They generally come in the form of a white powder and often make up less than 1% of sanitizer composition. Carbomers are non-toxic, have not been shown to have a negative impact on the environment, and considered safe for all skin types. You'll find them in a wide array of cosmetic products as inactive ingredients.
With the use of a carbomer, sometimes a pH adjuster is also necessary to achieve the desired thickness of your gel. These compounds are used to control the acidity or alkalinity of topicals to achieve the proper consistency. Too acidic and your gel may be too liquid-y and too high a pH (or too alkaline) and the gel may be too thick to easily pour or pump from a bottle.
Common pH adjusters include triethanolamine and aminomethyl propanol. These ingredients may sound scary, but they're non-toxic, FDA -approved, and used at very low percentages in hand sanitizers (usually between 0.3-0.5%).
Since alcohols are known to be quite drying (rubbing alcohol in particular), a common addition to good sanitizers is one or more humectants, or moisturizing agents to combat the drying effects of alcohol. These can include things like vegetable glycerin, vitamin E (often written as tocopherol acetate), and aloe leaf juice. For a premium sanitizer pick, make sure one or more of these ingredients is included.
While it's not a necessity for an effective hand sanitizer, a pleasant fragrance can be a point for the pro column if you prefer scented products.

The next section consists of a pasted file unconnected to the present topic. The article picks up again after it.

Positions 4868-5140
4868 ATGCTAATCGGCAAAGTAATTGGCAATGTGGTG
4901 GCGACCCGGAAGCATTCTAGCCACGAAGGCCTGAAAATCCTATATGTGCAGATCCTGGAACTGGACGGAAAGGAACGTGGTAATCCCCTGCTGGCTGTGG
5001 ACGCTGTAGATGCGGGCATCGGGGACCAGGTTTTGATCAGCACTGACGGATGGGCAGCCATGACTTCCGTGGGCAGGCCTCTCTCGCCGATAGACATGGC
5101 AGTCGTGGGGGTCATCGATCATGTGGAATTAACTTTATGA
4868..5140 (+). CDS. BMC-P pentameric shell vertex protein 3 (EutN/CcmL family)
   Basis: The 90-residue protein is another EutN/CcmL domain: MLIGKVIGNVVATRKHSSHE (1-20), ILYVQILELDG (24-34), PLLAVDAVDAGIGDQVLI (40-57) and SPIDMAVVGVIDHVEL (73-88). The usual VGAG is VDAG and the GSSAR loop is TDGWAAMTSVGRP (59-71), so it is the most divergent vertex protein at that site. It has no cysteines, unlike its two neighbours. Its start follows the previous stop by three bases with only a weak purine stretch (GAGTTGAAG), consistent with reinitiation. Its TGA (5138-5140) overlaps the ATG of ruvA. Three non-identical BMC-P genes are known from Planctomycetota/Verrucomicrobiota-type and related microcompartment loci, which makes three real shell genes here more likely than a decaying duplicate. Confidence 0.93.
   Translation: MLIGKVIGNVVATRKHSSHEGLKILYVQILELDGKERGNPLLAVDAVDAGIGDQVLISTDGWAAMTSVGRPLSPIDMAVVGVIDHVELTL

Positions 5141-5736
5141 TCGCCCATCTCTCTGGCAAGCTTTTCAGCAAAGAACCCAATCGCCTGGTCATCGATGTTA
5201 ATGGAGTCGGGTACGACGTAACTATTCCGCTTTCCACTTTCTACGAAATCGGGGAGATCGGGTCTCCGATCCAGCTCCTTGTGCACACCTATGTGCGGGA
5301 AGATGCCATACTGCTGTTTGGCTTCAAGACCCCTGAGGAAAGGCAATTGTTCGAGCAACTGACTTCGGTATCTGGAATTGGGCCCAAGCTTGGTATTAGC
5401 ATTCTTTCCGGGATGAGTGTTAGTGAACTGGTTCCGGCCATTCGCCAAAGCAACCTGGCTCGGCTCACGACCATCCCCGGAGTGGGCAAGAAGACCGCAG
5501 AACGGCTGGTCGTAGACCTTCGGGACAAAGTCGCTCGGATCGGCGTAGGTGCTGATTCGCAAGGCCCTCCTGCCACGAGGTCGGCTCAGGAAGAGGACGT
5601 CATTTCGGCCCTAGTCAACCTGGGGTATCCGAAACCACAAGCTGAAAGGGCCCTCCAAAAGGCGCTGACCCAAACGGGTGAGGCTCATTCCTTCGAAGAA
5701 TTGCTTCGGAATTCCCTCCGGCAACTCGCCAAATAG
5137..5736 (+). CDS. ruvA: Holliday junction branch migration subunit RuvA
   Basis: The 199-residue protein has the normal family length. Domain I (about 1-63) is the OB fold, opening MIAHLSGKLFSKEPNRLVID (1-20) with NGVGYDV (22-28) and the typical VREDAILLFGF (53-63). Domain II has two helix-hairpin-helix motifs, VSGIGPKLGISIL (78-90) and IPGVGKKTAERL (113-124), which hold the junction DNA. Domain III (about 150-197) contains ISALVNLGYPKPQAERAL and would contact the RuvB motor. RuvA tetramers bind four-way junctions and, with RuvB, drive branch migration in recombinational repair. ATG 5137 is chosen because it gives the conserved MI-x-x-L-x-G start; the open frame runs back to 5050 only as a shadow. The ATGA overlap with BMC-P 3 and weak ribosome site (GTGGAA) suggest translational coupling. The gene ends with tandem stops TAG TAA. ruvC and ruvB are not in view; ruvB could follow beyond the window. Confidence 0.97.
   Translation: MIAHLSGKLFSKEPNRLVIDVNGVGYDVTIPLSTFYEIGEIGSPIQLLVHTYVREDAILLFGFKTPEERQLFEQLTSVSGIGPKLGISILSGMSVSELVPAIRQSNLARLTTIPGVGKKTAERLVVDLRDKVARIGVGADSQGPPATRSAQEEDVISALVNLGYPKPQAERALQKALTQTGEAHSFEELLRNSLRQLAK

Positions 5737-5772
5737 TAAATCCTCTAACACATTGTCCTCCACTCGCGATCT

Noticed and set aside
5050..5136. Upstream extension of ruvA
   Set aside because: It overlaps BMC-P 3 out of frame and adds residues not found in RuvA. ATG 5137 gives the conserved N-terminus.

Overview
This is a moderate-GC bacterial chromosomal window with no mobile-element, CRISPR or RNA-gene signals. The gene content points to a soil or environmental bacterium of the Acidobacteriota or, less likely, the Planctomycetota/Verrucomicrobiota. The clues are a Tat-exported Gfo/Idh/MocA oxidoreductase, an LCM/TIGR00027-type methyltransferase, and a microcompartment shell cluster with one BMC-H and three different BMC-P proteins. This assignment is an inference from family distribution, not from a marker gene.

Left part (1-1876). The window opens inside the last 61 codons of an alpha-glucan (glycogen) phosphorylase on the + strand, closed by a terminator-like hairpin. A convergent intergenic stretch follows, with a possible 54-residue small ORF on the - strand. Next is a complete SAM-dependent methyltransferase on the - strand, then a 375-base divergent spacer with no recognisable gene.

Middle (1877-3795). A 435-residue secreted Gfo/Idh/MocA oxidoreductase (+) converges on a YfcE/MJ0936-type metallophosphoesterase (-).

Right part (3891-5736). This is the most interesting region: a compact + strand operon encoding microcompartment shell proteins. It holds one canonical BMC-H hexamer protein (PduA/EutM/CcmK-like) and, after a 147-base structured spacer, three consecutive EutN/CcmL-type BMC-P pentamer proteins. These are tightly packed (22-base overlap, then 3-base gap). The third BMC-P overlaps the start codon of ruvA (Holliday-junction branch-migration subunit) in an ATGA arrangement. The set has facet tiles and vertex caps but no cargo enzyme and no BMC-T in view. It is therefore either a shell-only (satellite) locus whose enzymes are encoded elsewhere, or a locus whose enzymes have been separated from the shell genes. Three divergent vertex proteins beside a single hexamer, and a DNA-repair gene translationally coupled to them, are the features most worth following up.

Premium sanitizers are often scented with things like essential oils or natural fragrance oils. Just make sure to avoid synthetic fragrances as these are often skin irritants for many.
MOXĒ's scented sanitizers use only essential oils and non-synthetic fragrance oils.
Hand Sanitizer Ingredients To Avoid
Here are a few ingredients you should probably steer clear of while shopping for a sanitizer:
- Benzalkonium Chloride. This is the main active ingredient in "alcohol-free" sanitizers. As we mentioned, you want to pick an alcohol-based sanitizer for greatest efficacy so if you see this on an ingredient label, keep it moving!
- Methanol. Also known as wood alcohol, methanol is not an approved alcohol for skin application as it is highly toxic. You won't find this ingredient listed on a label, but recently many hand sanitizers have been recalled after having been found to contain methanol. As little as 10 mL of methanol can be fatal, and even less can cause permanent blindness and nervous system damage. Find the FDA's full list of recalled products here.
- Synthetic Fragrances. These fragrances often contain phthalates and other ingredients that may be irritating to the skin.
Ingredient lists should always be examined for anything you put in your body or on your skin, and hand sanitizer is no exception. Make sure your sanitizer is safe and effective by buying products with a minimum 60-70% alcohol concentration, plenty of added moisturizers, and none of the avoidable toxins or irritants.